B2C: creative dimension/9 10 Another level where we can play with language is syntax, for instance through parallelism / parallelismo: “Open minds. Open Amstels” (ad for Amstels light beer), “Pure clean. Pure beautiful. Pure me” (ad for Ivory soap), “To know your bank, know your man. Down to earth, down to business”(ad for ABN Bank). In all these examples, parallelism is reiterated by repetition (see slide 17) “Altissima. Purissima. Levissima” (Levissima slogan, 1980s; notice how the parallelism is reinforced by alliteration. Additionally, the original Levissima campaign contained an intertextual reference – see next slide – to adventure documentaries, as it featured explorer Reinhold Messner); “Dove c’è Barilla, c’è casa”
B2C: creative dimension/10 11 Intertextuality is the reference to another text genre, either through verbatim or modified quotation, or through the adoption of the stylistic conventions of that genre. For instance, advertising may borrow (pseudo) scientific or (pseudo) technical jargon, to achieve an impression of reliability; a commercial for a ready-made food can be “masked” as a culinary television program (Knorr); or a more formal, “established” genre can be parodied (for instance, literature, religious discourse, etc.).
B2C: emotional language/1 12 Apart from creative language, emotional language is another important part of advertising discourse. Beside the use of emotional terms (eg, dream, fantastic, magic...), superlatives and lexical boost (http://www.gourmandbreaks.com/wine-tours.html), there are several syntactic strategies to involve the addressee emotionally. The use of 1st- and 2nd-person personal pronouns and adjectives (I/we, you, my/our, your), which creates the intimacy of face-to-face conversation. This is particularly true when the inclusive “we” is used to promote identification (http://www.standwithus.com/ and http://www.oxfam.org.uk/get_involved/work_with_us/ ).http://www.standwithus.com/ http://www.oxfam.org.uk/get_involved/work_with_us/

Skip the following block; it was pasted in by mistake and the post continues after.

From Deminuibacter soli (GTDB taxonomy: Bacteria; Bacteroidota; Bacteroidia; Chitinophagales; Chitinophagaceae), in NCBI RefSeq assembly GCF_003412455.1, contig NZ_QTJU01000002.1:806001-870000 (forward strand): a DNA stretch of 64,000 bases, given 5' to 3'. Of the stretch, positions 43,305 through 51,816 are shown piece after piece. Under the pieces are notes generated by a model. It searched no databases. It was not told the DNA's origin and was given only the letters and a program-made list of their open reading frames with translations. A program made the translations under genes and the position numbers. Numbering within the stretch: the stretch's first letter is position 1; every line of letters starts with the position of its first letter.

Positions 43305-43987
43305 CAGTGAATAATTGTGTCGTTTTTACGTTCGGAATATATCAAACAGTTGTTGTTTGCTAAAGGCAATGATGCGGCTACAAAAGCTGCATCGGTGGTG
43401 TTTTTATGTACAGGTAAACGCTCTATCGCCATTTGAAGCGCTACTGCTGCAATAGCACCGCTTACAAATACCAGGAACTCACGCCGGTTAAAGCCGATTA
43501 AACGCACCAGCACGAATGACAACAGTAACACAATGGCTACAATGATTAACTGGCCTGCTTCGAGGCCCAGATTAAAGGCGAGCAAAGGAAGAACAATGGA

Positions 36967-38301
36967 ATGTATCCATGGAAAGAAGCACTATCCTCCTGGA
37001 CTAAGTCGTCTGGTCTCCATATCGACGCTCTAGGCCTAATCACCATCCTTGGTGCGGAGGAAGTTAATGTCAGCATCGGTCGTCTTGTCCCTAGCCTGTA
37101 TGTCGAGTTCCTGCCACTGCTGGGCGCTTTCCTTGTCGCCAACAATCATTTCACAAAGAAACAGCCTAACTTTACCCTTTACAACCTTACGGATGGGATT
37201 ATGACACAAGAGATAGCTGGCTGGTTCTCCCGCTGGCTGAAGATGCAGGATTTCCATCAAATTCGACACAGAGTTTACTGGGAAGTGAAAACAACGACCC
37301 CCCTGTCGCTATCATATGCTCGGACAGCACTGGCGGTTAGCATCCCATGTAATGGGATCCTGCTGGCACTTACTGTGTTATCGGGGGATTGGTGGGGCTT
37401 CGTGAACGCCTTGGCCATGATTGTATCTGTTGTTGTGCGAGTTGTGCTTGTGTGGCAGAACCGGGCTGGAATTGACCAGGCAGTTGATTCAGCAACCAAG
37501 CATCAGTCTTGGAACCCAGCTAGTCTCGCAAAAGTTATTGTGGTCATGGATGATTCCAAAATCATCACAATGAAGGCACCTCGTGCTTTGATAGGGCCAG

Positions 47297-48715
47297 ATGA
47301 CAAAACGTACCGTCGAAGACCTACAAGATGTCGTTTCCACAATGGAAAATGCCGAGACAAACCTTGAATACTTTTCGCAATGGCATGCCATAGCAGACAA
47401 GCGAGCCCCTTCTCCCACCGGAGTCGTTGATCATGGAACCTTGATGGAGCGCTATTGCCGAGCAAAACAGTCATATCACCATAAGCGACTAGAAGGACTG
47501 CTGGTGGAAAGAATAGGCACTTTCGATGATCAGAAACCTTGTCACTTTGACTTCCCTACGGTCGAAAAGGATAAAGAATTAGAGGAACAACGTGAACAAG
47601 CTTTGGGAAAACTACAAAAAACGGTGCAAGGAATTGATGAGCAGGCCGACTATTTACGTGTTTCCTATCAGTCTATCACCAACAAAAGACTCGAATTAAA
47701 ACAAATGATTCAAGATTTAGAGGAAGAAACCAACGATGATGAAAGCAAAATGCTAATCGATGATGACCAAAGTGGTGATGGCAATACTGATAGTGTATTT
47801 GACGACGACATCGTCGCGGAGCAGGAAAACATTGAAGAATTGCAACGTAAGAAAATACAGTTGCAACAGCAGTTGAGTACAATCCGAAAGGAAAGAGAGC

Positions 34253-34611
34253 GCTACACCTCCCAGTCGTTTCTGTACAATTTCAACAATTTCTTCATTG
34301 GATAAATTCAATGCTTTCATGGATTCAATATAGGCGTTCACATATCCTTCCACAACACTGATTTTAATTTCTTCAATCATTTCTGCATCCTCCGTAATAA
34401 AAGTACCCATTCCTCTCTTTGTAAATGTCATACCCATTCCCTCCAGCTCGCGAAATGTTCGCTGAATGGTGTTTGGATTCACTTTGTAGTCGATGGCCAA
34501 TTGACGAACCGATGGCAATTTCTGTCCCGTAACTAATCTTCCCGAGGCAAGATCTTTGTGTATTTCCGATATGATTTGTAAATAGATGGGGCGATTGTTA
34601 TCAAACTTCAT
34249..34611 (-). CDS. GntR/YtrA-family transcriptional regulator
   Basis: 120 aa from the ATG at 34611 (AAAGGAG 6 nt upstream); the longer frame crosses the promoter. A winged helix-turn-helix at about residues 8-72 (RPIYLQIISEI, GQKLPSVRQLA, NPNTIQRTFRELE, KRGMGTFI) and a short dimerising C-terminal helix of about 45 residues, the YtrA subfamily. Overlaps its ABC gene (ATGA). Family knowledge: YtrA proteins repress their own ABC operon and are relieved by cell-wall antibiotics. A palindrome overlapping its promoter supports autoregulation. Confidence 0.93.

B2C: emotional language/2 13 The use of the definite article / articolo determinativo “the” in association with a definition of the product/service or producer/provider gives them higher status than competitors, which are literally ignored. E.g., “Wisdom, the correct shaped toothbrush”; “UniEuro. Gli esperti siamo noi” (also notice the use of the non-inclusive “noi”) Repetition is used to achieve cohesion, enhance memorization (of a product’s name, a jingle or slogan) and give more relevance to the repeated element. E.g., “Basic. Cigarettes with good taste and low price seeking smoker. Basic. It Tastes Good. It Costs Less” (with parallelism in the last two sentences); “Senza zucchero, senza ogm, senza grassi idrogenati, senza conservanti, senza coloranti” (frollini CerealiCosì Galbusera, with repetition generating parallelism)
B2C: emotional language/3 14 Incomplete or elliptical clauses / frasi ellittiche require the addressee’s active reconstruction of meaning from context. E.g.: “Shell. Made to move” (Shell’s slogan); “Dry, oily skin?” (Johnson’s Clean&Clear moisturiser headline, 1996); “Costruita per l’estremo” (Volkswagen Touareg headline); “I colori per vivere meglio” (That’s Amore Findus soups headline); “Difficile resistere” (Bata payoff)
B2C: emotional language/4 15 In order to involve the addressee and shorten the distance between him/her and the addresser, style and register are usually informal and resemble oral speech. This is achieved through: high-frequency, generic adjectives (new, good, etc.) simple tenses, esp. the present, or non-finite forms (infinitive, gerund, or participles) colloquial, short words which are more immediate and add rhythm. In English, these are usually monosyllabic Germanic (as opposed to Latinate) words such as get, give, take, feel, find lack of grammatical cohesion, preference for implicit coordination (rather than subordination) through juxtaposition and punctuation: “Boddingtons. The cream of Manchester”
Your consent to our cookies if you continue to use this website.